“This is the bread that comes down from heaven so that one may eat it and not die.” So often we can just gloss over our Lord’s words because we have become accustomed to hearing them. We lose sight of the incredibly surprising nature of our Lord’s promises. He tells us today that if we […]Read more "So You May Eat It and not Die"
“What is this? A new teaching with authority. He commands even the unclean spirits and they obey him.” What does it mean that Christ’s teaching is new? Or more importantly, how is Christ’s teaching new for you? The world has frequently convinced us that Christianity, and especially Catholicism, is just the opposite of something new. […]Read more "Rediscovering the Newness of the Gospel"
“Call no one on earth your father; you have but one Father in heaven.” These enigmatic words of our Lord are a challenge for interpretation. Does our Lord really mean that we should not call anyone, “father,” “dad,” “daddy,” or so forth? No, this is not what He means. Rather, our Lord’s injunction to call […]Read more "Calling God our Father"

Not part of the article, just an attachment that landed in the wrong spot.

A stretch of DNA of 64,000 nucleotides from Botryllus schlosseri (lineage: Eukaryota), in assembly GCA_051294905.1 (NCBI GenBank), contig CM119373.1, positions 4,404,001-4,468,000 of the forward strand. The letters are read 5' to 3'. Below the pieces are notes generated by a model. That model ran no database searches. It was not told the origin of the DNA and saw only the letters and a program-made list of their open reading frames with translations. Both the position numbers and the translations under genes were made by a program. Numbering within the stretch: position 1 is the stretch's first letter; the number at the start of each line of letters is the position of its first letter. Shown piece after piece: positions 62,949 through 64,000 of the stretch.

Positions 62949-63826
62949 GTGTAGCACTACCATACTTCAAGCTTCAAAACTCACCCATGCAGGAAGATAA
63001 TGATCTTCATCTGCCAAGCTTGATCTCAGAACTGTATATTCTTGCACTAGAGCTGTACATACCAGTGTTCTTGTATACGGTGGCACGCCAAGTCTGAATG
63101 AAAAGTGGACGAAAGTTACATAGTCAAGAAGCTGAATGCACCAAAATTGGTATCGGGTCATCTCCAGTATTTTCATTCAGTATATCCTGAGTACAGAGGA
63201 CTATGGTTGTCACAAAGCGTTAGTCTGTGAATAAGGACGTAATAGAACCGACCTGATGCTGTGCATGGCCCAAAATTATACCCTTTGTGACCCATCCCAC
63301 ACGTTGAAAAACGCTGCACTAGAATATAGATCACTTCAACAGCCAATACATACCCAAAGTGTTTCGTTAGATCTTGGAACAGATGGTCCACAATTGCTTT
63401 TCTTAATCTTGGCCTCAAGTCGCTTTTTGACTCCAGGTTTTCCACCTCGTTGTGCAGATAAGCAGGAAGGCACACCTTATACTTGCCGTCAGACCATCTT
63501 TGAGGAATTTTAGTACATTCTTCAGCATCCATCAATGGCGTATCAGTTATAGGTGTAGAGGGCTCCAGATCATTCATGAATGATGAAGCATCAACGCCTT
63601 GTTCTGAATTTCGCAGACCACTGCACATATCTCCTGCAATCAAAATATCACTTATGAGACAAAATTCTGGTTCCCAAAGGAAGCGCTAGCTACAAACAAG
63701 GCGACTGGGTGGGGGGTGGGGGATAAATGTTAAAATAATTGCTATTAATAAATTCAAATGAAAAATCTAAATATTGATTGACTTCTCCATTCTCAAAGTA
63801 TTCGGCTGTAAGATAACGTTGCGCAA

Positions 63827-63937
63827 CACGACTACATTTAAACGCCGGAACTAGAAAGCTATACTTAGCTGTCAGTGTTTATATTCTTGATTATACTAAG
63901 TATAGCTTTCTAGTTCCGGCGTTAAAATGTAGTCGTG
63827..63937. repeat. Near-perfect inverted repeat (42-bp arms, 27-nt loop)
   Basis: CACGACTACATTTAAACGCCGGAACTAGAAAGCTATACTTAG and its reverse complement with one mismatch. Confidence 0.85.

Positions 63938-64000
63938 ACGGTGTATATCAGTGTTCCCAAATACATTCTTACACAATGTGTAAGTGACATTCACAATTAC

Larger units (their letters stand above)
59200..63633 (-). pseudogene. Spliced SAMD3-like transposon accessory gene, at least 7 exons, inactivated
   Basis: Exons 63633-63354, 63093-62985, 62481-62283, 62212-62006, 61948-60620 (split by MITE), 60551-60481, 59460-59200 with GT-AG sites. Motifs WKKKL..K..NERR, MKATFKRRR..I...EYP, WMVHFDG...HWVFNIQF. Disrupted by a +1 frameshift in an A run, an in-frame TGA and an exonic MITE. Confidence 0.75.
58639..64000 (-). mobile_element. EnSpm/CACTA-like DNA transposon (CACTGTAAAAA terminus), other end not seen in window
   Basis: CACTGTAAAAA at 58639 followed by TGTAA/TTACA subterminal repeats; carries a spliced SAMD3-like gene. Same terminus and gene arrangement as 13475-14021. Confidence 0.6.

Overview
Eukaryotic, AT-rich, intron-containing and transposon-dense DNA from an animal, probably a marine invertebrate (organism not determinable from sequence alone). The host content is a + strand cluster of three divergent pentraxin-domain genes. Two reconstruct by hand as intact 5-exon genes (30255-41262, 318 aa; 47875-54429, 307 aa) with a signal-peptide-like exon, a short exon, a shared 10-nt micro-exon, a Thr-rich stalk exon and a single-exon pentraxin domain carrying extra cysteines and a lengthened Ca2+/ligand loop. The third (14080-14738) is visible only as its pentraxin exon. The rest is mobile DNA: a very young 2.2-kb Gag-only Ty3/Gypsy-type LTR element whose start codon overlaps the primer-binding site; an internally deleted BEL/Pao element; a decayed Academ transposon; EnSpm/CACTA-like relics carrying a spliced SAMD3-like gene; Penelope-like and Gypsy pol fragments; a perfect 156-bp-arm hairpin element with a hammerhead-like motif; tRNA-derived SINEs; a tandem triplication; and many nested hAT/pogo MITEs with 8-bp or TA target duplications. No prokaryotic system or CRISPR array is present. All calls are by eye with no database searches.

“Remember how for forty years now the LORD, your God, has directed all your journeying in the desert … He … let you be afflicted with hunger, and then fed you with manna, a food unknown to you and your fathers.” In these lines from the first reading, Moses is reminding the Israelite people of […]Read more "Being Spiritually Full"
There is a strong focus in the readings today on the living water that Christ wants to give us. It is greater than the water Moses obtains for the Israelites in the desert because this water is Christ Himself. The second part of the Gospel seems, though, to veer off onto another topic when our […]Read more "Worshiping in Spirit and in Truth"
Brothers and sisters in Christ, today we reach the zenith of our celebration of Christmas with the feast of the Epiphany of the Lord. This feast was historically more important than the Nativity or Christmas (and in many cultures today is still celebrated with much festivity – it wasn’t until 1955 that Christmas ranked higher […]Read more "Adoring like the Magi"
The Sacred Liturgy sets before us a difficult theme today: the accomplishment of God’s will in the face of suffering and adversity. It is a particular feature of the ancient Roman liturgy that all of the texts of the Mass are chosen for each other and fit together. The entrance antiphon, or introit, which has […]Read more "Forgiveness and the Problem of Evil"